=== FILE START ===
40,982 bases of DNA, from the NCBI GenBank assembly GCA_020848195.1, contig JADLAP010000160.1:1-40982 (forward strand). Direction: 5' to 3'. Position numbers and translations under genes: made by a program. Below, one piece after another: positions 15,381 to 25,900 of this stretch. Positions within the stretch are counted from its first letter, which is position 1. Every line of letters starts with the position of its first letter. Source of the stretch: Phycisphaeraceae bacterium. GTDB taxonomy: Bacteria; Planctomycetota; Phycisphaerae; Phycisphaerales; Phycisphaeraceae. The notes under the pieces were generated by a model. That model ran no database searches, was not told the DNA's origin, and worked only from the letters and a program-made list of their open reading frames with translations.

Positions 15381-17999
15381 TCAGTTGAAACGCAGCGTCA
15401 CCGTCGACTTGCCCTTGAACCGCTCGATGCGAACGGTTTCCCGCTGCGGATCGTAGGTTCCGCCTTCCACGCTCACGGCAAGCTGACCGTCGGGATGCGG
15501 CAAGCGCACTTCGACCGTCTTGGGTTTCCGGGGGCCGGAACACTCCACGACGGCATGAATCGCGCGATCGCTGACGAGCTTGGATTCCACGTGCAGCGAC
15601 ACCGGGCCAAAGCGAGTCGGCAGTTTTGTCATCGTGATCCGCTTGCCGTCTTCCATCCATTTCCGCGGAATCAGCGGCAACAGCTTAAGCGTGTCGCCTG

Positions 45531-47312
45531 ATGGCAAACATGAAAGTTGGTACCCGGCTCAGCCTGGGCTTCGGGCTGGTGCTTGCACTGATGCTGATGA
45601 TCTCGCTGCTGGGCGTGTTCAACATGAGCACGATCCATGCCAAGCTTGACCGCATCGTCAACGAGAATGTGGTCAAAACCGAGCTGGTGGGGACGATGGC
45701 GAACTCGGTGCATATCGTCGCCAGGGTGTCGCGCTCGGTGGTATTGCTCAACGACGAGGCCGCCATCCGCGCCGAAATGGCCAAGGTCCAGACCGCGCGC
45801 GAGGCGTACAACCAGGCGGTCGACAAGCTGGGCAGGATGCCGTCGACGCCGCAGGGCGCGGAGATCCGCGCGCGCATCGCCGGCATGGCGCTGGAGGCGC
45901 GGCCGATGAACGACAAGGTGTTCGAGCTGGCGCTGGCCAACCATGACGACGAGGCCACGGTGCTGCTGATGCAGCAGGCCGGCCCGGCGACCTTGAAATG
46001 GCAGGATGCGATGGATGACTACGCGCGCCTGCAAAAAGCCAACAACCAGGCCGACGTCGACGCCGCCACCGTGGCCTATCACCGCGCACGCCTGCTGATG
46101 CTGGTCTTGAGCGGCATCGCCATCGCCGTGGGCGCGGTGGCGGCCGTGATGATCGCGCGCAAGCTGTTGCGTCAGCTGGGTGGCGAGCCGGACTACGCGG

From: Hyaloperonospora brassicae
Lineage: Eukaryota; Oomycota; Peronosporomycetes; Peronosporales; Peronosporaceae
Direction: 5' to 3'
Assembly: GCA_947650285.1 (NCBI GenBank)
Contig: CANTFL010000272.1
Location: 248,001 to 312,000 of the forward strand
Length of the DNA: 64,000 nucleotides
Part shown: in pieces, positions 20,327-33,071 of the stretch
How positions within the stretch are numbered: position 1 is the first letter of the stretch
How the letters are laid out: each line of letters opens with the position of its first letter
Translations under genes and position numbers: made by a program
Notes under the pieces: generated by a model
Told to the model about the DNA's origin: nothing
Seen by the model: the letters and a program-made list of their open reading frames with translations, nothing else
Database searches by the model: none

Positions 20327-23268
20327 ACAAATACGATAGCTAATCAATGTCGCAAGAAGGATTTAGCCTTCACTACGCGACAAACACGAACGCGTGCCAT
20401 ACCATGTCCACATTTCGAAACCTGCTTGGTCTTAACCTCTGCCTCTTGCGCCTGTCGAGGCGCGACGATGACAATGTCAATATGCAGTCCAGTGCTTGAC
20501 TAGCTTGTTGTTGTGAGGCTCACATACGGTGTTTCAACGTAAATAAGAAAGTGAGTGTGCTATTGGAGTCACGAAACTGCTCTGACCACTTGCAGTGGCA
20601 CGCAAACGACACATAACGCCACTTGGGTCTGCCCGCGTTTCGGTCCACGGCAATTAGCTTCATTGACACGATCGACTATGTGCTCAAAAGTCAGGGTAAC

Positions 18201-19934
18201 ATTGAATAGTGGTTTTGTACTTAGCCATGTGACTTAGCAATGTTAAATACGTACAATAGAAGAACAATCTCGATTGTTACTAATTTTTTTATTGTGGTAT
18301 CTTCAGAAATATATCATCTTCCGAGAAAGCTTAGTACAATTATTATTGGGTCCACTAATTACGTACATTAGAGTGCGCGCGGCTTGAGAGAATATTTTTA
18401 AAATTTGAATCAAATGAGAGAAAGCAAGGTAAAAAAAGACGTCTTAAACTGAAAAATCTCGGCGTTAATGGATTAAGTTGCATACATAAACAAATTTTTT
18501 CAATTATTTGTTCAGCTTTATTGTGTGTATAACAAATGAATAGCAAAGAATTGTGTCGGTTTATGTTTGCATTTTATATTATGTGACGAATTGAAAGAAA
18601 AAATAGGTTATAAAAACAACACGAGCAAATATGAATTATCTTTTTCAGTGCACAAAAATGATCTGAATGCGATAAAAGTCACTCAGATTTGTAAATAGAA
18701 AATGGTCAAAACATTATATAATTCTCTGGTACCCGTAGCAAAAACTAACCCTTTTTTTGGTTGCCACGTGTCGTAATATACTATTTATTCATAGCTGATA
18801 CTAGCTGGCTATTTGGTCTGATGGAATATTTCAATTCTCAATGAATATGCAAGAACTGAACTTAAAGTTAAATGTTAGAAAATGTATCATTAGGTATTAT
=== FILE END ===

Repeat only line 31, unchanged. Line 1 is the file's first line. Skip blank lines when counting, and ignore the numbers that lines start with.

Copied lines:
20327 ACAAATACGATAGCTAATCAATGTCGCAAGAAGGATTTAGCCTTCACTACGCGACAAACACGAACGCGTGCCAT